Guard of Honor takes place during forty-eight hours at Ocanara Army Air Base, located somewhere in central Florida. Most of the novel’s characters are seen through the eyes of Colonel Norman Ross and Captain Nathaniel Hicks, neither of whom is a career officer. Ross is a sixty-year-old judge, Hicks a thirty-eight-year-old magazine editor. Both men suppose themselves to be clear-eyed realists, and both find in due course that they still have more than a few things to learn about human nature, theirs included: “There never could be a man so brave that he would not sometime, or in the end, turn part or all coward; or so wise that he was not, from beginning to end, part ass if you knew where to look; or so good that nothing at all about him was despicable.”
The occurrence that opens their eyes is a short-lived protest by a group of black pilots who are enraged when they are told that they cannot be admitted to the whites-only Ocanara officers club but must stick to their own segregated facility. This protest, which is based on a real-life incident, is like a stone tossed in the water of Cozzens’ complicated plot. Its ripples touch all of the novel’s characters, most of whom did not see what happened and only know about it through more or (mostly) less accurate scuttlebutt. Colonel Ross’ job is to paper over the protest and protect the reputation of Ira Beal, the base commander, a talented but immature pilot who is being groomed by his Pentagon superiors for bigger things.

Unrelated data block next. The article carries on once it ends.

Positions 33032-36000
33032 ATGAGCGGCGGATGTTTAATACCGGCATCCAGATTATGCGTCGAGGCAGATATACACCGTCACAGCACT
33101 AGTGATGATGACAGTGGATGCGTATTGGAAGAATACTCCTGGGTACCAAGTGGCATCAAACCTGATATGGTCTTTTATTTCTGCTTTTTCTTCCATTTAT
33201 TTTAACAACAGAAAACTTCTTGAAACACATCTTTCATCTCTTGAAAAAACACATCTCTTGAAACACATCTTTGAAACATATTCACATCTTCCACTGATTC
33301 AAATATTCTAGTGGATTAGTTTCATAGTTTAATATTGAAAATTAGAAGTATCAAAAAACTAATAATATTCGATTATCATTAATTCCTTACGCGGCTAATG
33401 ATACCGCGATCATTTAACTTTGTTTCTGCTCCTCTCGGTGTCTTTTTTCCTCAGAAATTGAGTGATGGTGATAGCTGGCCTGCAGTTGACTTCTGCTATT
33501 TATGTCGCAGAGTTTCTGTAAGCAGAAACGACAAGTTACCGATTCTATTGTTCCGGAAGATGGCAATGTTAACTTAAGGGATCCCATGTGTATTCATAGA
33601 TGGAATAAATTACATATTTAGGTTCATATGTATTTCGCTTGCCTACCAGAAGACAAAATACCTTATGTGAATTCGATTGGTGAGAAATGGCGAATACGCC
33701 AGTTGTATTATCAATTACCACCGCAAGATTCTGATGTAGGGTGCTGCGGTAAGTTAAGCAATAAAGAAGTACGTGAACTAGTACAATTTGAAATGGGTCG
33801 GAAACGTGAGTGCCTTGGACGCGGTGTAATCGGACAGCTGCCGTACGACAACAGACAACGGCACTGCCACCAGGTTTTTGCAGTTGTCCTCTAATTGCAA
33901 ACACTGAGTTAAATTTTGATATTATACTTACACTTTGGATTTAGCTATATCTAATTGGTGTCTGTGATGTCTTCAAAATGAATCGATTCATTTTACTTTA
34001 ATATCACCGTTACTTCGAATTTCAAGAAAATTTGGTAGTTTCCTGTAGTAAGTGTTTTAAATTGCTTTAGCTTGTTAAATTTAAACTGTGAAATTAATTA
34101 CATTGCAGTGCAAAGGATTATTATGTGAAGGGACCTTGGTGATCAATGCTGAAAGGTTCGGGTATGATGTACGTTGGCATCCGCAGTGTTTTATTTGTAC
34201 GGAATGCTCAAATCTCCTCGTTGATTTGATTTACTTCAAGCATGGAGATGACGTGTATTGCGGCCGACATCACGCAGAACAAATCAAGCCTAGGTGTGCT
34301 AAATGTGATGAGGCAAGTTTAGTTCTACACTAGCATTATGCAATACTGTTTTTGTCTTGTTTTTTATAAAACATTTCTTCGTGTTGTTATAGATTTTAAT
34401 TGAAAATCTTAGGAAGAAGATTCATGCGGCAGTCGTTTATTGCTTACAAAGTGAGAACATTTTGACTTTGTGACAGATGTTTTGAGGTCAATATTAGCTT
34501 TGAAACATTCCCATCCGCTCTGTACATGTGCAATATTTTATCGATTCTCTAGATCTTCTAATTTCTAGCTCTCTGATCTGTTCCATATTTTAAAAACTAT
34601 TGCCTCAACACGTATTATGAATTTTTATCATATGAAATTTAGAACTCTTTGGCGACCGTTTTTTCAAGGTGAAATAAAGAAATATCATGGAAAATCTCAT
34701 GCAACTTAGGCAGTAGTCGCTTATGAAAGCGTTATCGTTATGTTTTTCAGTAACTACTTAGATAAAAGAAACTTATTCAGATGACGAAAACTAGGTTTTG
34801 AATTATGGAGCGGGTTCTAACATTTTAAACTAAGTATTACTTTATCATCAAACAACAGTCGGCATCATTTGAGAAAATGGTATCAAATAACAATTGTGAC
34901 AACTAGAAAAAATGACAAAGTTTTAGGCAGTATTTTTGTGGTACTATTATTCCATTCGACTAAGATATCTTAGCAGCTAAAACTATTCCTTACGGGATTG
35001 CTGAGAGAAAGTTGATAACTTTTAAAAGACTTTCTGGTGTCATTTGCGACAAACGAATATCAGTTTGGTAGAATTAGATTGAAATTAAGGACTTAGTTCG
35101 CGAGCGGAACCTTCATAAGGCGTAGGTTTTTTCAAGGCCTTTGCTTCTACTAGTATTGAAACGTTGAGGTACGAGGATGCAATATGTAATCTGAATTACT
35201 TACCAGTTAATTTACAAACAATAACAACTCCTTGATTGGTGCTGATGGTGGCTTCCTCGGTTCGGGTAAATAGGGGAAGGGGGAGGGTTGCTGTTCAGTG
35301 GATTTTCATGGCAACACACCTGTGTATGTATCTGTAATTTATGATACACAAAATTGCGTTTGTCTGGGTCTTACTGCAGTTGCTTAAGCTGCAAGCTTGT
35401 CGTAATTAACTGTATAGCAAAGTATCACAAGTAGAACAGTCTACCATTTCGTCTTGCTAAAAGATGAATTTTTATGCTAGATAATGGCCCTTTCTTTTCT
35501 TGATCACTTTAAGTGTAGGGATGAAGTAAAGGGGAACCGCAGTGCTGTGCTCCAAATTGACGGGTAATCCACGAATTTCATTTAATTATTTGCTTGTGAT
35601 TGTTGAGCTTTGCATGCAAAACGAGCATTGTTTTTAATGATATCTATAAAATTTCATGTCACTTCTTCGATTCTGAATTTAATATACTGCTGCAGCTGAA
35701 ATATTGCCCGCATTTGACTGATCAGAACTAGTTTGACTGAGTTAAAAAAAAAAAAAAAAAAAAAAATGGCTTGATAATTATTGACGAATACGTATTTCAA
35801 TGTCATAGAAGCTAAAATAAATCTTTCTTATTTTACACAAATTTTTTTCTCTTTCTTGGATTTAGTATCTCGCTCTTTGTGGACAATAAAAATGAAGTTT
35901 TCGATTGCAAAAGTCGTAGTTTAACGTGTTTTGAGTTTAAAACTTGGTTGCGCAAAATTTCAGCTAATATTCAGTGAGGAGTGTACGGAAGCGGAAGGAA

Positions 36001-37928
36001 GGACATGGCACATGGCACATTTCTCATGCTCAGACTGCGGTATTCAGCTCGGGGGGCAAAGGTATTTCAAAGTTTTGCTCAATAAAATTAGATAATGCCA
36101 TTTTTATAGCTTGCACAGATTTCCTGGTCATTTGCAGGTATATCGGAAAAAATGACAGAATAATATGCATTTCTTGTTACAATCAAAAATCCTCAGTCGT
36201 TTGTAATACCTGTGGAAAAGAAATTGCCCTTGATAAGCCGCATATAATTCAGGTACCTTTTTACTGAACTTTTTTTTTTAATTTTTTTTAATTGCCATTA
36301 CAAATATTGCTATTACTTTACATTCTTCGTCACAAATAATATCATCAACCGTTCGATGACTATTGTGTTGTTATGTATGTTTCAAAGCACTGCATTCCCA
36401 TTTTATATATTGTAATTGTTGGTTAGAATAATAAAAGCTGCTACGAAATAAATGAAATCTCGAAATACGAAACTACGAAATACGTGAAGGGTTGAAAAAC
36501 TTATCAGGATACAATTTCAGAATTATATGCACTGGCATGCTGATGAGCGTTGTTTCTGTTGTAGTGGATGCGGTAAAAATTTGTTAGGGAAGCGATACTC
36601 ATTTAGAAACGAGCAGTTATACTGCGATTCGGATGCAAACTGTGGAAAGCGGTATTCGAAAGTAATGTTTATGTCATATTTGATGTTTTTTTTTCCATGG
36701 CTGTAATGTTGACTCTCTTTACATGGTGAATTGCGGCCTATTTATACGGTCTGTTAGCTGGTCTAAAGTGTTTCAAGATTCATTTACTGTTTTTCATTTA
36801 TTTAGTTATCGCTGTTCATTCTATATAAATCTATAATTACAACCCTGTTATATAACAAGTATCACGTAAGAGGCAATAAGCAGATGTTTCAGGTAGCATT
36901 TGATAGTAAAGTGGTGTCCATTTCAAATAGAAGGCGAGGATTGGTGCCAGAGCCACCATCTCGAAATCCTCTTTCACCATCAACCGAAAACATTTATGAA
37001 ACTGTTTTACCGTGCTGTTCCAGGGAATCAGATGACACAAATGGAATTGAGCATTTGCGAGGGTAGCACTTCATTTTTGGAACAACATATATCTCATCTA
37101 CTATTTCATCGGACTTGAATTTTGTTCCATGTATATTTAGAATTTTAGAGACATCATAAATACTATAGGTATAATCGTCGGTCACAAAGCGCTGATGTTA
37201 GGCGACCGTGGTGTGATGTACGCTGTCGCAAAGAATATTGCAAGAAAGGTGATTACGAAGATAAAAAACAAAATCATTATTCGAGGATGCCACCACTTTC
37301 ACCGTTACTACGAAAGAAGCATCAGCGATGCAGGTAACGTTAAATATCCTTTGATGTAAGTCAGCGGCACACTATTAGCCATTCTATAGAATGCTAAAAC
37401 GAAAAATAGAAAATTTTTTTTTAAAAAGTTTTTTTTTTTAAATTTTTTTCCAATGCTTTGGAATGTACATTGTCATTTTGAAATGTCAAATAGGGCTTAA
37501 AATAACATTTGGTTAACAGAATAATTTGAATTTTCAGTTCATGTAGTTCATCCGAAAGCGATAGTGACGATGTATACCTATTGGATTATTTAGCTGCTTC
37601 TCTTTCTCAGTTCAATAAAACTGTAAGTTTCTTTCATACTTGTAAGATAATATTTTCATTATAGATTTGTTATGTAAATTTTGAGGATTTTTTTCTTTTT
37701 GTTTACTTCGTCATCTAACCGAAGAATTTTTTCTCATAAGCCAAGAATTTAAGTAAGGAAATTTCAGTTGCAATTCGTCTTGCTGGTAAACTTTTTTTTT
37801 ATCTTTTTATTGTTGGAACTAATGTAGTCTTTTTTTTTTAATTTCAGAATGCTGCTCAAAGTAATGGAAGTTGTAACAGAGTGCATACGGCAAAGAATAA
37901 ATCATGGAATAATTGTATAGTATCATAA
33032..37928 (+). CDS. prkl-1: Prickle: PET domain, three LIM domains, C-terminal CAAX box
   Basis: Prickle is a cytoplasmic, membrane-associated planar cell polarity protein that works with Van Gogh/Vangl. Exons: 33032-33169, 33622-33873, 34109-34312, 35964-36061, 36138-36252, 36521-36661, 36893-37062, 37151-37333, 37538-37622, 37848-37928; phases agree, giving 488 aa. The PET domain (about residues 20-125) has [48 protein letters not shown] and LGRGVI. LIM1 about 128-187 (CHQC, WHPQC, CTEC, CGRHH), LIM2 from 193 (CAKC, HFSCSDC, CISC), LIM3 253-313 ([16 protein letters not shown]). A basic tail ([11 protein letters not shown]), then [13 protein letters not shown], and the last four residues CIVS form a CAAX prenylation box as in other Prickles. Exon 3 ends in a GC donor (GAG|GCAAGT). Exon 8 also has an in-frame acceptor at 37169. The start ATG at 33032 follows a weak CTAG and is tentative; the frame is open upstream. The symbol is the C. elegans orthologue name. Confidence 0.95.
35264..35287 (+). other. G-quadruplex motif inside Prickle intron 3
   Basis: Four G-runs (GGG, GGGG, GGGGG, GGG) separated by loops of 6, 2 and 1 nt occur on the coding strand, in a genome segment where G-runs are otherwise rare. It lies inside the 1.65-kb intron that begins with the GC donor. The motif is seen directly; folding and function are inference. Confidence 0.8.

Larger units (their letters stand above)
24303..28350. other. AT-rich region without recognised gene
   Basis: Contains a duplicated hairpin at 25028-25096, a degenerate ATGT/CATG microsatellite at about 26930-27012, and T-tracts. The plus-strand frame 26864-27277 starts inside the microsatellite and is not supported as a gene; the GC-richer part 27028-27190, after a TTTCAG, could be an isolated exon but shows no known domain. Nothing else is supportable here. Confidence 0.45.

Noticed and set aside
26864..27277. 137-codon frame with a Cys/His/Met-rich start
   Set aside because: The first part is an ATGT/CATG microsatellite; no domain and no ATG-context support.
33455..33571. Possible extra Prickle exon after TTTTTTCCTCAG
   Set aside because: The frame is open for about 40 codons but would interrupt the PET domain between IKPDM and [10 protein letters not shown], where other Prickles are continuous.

None of this is the stuff of which John Wayne movies are made, but it is enthralling all the same, for in telling the story of the protest and its aftermath, Cozzens takes the reader on an infinitely knowing guided tour of Ocanara, in the process showing how things get done in wartime, how they go wrong, and how they get fixed—or not. Along the way we meet people from every walk of life, each of whom is sketched with arresting exactitude. If that makes Guard of Honor sound like Grand Hotel, rest assured that Cozzens never stoops to once-over-lightly typecasting. His characters, the women included, are individual and recognizable, and before long you find yourself caring very deeply about what is to become of them.